When the onslaught was over, just one word had escaped:
Solitude*. I woke up in a state of euphoria."
* translated from the French, in which language Solitude can mean loneliness, isolation or solitude.
In English loneliness and solitude are very different things.
We think only because we have language.
Language - not place, territory, tribe or kin -
is (as Cioran pointed out) each human being's only home -
and a very fragile, rickety home it is!
Some fortunate people have several such homes, but they are rarely rich.
(Languages are becoming fewer year by year,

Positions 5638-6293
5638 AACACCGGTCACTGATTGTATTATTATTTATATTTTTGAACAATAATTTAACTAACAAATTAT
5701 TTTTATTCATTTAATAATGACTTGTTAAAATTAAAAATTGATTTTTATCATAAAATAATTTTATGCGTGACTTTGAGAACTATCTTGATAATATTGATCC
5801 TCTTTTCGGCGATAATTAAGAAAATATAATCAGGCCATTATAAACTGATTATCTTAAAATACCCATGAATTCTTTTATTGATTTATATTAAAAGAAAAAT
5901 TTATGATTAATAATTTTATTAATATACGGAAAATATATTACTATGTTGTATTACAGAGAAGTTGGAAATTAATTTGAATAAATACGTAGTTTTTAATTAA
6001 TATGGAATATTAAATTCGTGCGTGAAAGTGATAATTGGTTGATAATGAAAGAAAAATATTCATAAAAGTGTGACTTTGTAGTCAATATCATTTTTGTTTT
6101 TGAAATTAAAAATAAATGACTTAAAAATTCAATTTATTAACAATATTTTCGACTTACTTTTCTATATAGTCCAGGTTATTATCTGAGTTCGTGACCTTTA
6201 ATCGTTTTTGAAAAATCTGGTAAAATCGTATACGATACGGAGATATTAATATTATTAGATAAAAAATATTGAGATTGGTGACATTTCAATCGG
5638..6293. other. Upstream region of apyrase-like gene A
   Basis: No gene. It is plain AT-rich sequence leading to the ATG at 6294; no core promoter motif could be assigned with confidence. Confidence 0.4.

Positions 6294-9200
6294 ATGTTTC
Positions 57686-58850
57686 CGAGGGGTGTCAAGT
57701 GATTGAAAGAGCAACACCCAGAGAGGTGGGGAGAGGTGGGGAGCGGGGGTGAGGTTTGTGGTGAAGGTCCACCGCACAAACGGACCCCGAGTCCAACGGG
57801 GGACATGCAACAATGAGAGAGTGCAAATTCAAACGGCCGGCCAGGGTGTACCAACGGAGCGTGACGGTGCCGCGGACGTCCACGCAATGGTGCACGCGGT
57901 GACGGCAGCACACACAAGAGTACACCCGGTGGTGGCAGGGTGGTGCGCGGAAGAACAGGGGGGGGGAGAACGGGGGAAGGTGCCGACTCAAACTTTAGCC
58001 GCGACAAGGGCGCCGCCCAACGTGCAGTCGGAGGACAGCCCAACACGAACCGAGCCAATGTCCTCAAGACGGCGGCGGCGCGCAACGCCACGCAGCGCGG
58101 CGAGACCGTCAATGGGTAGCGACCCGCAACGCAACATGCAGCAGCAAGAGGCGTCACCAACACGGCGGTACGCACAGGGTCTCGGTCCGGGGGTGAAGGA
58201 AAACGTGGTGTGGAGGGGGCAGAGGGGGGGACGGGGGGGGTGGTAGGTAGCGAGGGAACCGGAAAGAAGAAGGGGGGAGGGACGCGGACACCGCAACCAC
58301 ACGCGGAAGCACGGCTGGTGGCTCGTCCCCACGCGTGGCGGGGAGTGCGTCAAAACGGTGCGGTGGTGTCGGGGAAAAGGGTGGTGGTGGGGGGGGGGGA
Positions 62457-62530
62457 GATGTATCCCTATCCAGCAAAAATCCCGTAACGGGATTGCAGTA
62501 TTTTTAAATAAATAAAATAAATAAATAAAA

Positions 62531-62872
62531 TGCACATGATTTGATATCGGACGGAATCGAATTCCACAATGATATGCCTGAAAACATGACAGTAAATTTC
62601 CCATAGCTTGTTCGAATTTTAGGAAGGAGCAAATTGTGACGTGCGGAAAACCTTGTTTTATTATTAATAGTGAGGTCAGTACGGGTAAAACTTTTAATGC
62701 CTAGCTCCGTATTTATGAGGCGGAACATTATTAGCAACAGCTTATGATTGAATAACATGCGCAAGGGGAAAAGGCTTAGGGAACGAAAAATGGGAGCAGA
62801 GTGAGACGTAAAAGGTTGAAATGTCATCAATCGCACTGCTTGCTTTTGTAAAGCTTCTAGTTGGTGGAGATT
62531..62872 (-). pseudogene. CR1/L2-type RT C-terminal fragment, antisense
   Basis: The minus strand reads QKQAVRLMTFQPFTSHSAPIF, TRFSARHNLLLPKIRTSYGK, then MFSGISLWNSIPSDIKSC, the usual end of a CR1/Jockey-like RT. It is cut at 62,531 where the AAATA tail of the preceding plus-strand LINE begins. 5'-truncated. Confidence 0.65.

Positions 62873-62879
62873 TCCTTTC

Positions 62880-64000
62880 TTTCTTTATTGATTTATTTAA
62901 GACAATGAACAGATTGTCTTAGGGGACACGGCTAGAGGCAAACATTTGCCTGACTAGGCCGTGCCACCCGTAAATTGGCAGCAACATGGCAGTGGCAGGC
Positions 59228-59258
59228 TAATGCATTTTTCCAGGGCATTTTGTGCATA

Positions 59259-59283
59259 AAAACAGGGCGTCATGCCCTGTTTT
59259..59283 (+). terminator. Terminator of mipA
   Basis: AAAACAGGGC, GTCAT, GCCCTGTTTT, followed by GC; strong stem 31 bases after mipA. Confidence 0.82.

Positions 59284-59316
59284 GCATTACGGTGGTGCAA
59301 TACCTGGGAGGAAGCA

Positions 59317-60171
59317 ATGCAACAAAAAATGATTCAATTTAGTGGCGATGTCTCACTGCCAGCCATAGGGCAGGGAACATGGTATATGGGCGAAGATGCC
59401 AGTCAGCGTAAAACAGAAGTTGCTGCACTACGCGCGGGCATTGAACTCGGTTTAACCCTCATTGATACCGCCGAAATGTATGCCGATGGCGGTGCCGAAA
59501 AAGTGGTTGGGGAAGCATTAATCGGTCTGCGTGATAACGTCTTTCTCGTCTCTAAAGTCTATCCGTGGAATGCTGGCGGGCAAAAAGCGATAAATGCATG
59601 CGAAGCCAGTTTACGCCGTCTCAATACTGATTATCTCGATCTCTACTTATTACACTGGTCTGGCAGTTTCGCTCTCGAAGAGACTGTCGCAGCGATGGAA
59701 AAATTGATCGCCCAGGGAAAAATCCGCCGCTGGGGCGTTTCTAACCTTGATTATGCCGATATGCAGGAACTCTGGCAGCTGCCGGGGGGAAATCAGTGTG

and now the only truly 'international' language is English Bureaucratic -
a language ideal for making statements and 'marketing'
rather than suggesting the subtleties of process, mood or sensation.)
Without thought, hence without language,
we would not be leading the planet into its Sixth Extinction.
Cioran reduced the significance of language to the single solitary word.
I, more generously (or more fatuously ?),
allow two in order to make the only song, the only poem, the only novel, the only dirge:
But beyond our mere consciousness-through-language
(and our mere solar system)
what is 'catastrophe' ?
Only the business of being born and 'socialised'...
which (ironically and uniquely) we
can lighten with a sense of humour,
an amused acceptance of the ridiculous vanity of being
- à la Beckett.
Emile Cioran took himself, his birth and his death so seriously as to be ridiculous.
Hence his cogito, ergo glum appeal to other solipsists.
* * *